1. Good info in this post. Thank you.

    You mention and link to “a 1996 study by Bogdanis et al., subjects performing 10 maximal effort sprints on a 6-seconds on, 30-seconds off cadence incurred a 27% drop in power output from the first sprint to the last (870W – 635W).”

    Did you mean to refer to Gaitanos et. al. (1993) who did the study on 10 x 6-second intervals? The Bogdanis study appears to be 2 sprints separated by four minutes.

    regards, neil

    1. Neil,

      I really appreciate the catch, man – the Gaitanos study is the one I intended to post. The error was entirely mine and I’ve sent Joel the correct paper to hyperlink in the Bogdanis paper’s place.

      Fantastic content on your site, by the way. I’ve thoroughly enjoyed everything I’ve read.



      1. I’ve updated the study in the article, everything should be correct now. Good overall review of some more current research on the zone5endurance site, the only thing I’d point out is that it’s not quite as simple as saying “everything we used to think was anaerobic is actually more aerobic, therefore this type of training will always improve aerobic fitness.” It’s easy to diminish aerobic fitness with prolonged high intensity efforts because even though aerobic may be contributing at a high level, it can also lead to mitochondrial destruction as well.

        1. Thanks for the update and the kind words guys. Joel, your comment is fair and well-taken. As you probably noticed, I’m not formally schooled or trained in this science – instead am an endurance athlete and occasional coach who likes to read and wants to better understand/explain this stuff. As such, mitochondrial destruction was not on my radar before, but I will add it to my list of topics to explore.

          Finally just a word of thanks to all of you. Much of the stuff on Zone 5 re: modern energy systems research (incomplete as it may be) derives from concepts that I first discovered here on 8 Weeks Out (e.g. Joel’s Energy Systems preso, Dave Tenney’s soccer articles, etc.). I’m not aware of anyone else that has taken the time to consistently piece together/explain the latest science on these topics and translate it into meaningful training terms like y’all have done. Many of us in the endurance community have found your work extremely valuable. So thank you!!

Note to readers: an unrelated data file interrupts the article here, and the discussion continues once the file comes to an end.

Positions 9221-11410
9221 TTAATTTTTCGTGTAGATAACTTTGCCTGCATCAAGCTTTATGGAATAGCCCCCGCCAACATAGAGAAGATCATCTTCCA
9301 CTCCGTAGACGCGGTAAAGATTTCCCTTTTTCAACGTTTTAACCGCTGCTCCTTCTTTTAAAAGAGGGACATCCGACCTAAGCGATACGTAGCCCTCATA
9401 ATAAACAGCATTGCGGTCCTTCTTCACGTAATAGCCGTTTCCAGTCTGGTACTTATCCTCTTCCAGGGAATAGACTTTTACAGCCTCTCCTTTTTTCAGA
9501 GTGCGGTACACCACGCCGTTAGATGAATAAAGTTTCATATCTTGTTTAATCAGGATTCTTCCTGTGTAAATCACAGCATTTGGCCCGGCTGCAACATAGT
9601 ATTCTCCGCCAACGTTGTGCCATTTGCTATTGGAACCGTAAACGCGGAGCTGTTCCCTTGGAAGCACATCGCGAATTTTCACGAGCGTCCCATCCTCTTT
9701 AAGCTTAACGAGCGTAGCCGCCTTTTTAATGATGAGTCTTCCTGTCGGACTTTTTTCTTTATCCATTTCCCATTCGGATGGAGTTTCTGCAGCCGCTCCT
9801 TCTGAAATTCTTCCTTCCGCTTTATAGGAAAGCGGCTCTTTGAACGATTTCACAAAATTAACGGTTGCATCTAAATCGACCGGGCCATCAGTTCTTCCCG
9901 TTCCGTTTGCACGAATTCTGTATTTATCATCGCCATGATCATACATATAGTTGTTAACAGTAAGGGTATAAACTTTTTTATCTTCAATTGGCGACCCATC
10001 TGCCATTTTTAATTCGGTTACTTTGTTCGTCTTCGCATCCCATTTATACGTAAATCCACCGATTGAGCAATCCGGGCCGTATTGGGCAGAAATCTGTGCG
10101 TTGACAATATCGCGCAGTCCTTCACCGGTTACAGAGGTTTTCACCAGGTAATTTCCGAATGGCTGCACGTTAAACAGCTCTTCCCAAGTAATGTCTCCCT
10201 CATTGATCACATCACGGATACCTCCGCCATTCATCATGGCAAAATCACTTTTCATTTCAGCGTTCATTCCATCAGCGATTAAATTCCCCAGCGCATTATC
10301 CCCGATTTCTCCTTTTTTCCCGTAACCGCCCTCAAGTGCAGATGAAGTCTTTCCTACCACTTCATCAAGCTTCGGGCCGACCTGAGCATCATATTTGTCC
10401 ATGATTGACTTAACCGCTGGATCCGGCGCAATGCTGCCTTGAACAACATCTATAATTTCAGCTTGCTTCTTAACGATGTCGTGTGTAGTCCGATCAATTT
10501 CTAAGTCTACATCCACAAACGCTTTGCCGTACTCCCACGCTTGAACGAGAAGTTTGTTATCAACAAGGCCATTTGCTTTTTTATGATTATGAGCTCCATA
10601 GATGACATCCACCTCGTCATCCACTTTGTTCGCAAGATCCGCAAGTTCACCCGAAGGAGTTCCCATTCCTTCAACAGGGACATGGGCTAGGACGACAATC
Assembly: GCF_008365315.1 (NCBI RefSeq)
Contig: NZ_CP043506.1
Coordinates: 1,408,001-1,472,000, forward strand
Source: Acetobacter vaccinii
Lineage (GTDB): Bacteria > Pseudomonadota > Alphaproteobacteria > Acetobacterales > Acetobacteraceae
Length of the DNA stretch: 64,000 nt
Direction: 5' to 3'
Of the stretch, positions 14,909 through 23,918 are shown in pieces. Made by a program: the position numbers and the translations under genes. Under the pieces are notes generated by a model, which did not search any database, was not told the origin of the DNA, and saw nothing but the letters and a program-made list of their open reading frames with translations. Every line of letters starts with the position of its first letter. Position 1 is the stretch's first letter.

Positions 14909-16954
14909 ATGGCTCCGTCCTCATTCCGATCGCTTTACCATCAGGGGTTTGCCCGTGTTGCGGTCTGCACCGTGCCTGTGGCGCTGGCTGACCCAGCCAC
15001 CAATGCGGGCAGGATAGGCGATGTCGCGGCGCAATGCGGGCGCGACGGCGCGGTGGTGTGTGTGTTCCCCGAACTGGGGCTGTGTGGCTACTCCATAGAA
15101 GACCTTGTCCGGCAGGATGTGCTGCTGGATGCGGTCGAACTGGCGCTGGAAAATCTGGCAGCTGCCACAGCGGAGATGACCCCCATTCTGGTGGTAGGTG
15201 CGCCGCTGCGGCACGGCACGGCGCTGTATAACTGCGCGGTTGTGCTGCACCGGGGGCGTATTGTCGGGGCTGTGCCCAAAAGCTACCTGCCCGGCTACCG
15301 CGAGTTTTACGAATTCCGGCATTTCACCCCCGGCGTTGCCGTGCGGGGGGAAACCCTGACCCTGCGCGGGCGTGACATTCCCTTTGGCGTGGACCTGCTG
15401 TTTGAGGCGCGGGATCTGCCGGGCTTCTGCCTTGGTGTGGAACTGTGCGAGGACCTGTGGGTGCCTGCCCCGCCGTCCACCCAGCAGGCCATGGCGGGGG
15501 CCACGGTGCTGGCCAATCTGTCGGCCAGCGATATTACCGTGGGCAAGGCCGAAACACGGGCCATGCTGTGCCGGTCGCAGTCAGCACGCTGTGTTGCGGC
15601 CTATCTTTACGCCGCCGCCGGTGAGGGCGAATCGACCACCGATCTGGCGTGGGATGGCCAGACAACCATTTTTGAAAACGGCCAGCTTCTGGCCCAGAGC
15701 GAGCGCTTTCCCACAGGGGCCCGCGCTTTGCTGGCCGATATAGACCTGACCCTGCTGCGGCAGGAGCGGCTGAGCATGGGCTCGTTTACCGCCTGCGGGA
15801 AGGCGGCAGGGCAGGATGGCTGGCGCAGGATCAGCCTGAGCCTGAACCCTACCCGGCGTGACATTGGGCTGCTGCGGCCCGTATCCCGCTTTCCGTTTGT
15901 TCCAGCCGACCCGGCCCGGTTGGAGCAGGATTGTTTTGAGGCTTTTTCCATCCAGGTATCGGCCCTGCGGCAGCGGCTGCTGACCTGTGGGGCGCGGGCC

2. Very interesting review/article Eric. Couple of comments thought:

      Soccer or any team sport is NOT repeat-sprint sprint sport, but rather HIIA – High Intensity Intermittent Activity. RSS or repeat sprint sequence is a SEQUENCE that happens now and then during the course of a game. If you take a look at this poster by Martin Buchheit, you will get data that RSS actually doesn’t happen that often in a competitive game.

      The research is still inconclusive (and that was actually said in the review articles on RSA you were referencing) about the role of glycolysis in the RSA (Repeated-Sprint Ability). Athletes with higher amount of glycolytic energy system activity actually had BETTER total times in RSA tests compared to the athletes whose glycolytic energy system decreased over the number of sprints. So, to improve RSA should we increase or decrease reliance on glycolytic system?